The Russian dancer and choreographer Vaslav Nijinsky (1889–1950) is often cited as the greatest male ballet dancer of the early 20th century. His grace, style, virtuosity and ability to perform ballet techniques which most of his male contemporaries were incapable of earned him his unsurpassed reputation.
He is most famous for his work with Sergei Diaghilev’s Ballets Russes, where he started dancing in lead roles and later choreographing ballets, including The Rite Of Spring. Diaghilev took an interest in Nijinsky, briefly became his lover and managing his early career. The dancer later married a Hungarian countess, which lead to his dismissal from the Ballets Russes by an angered Diaghilev shortly after The Rite Of Spring premiere. Reconciliation came in 1916 and Nijinsky rejoined the company, but he was soon diagnosed with schizophrenia and his career ended prematurely. The great dancer spent the remainder of his life in and out of psychiatric hospitals and asylums, eventually dying in London in 1950.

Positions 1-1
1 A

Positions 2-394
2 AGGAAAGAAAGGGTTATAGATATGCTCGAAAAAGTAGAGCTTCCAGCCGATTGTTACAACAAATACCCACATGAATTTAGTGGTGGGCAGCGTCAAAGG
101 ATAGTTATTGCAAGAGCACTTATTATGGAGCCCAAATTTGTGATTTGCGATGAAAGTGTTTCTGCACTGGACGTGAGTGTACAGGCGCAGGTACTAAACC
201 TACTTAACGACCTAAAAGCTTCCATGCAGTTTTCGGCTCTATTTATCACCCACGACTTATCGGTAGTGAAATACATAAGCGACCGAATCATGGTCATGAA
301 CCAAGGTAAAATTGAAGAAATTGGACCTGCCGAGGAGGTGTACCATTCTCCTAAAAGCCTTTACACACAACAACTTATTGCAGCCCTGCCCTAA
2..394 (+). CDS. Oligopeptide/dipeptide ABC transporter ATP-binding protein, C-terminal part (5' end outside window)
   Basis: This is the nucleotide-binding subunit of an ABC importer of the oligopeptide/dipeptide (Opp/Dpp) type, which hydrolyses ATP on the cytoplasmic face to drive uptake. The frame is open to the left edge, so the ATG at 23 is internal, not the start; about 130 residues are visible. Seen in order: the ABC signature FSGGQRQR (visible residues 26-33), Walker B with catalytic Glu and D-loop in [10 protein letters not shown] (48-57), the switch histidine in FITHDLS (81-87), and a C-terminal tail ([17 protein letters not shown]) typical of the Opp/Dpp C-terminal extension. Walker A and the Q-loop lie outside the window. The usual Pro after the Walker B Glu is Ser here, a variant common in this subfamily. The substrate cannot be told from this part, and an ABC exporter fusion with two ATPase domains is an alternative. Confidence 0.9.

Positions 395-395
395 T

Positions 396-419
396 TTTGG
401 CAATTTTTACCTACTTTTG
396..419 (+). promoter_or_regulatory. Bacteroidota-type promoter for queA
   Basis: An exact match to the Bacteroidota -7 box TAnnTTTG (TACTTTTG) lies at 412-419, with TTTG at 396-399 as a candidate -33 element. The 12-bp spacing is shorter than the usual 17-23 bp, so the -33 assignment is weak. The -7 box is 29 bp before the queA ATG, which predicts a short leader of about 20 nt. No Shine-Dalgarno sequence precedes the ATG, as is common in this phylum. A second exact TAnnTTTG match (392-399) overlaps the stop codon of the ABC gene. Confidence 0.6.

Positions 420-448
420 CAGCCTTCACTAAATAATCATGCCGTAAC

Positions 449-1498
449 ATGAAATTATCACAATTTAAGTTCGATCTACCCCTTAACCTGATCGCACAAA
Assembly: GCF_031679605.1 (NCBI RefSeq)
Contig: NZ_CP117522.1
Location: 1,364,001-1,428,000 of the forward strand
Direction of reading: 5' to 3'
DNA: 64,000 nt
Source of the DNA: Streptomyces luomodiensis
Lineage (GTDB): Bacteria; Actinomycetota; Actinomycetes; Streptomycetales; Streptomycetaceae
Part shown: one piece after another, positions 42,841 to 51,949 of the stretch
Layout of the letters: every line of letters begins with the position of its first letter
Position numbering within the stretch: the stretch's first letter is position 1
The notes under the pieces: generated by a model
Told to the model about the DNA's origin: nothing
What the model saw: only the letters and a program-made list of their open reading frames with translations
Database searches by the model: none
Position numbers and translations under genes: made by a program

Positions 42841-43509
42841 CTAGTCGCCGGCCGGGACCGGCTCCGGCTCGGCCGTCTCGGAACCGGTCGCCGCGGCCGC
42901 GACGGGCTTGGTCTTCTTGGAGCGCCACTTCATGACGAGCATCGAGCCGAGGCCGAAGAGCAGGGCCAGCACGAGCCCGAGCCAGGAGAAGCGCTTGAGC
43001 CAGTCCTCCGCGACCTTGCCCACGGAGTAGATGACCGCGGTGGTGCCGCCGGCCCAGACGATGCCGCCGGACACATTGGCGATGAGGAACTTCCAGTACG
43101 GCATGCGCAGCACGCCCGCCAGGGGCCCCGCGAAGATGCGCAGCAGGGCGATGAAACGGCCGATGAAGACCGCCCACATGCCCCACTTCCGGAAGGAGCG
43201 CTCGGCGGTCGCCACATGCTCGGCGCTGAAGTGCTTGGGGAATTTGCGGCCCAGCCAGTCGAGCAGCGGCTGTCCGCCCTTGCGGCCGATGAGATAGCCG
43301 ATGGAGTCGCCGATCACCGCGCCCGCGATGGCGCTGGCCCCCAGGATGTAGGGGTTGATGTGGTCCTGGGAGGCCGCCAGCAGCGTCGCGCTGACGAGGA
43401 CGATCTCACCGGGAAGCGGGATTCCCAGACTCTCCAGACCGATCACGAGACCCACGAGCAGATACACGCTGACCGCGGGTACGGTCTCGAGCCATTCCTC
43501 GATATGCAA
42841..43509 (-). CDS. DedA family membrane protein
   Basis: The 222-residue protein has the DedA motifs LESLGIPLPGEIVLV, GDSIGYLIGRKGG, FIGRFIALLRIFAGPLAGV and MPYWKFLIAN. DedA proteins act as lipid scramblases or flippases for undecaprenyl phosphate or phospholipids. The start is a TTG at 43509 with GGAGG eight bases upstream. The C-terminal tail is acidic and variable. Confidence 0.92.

Nijinsky amazed audiences performing in more traditional ballets like Scheherazade (1910) and Giselle (1910) by the Ballets Russes. In his first collaboration with Stravinsky on the ballet Petrushka (1911), choreographed by Michel Fokine, he brought his character and lead role of a puppet to life through his stunning performance. Though Petrushka was generally considered a more progressive work of the time, the innovative production managed to push artistic limits within the acceptable boundaries of traditional ballet. After Fokine’s departure from the Ballets Russes, Nijinsky assumed the role of choreographer and shocked modern audiences with contemporary and often appalling artistic interpretation. The first evidence of this was Nijinsky’s Afternoon of a Faun (1912), choreographed to Debussy’s symphonic poem Prelude to the Afternoon of a Faun, depicting a young Faun’s erotic desire for a Nymph. Another Debussy-scored ballet, Jeux (1913), stirred controversy but was eclipsed weeks later with the riotous premiere of The Rite of Spring (1913).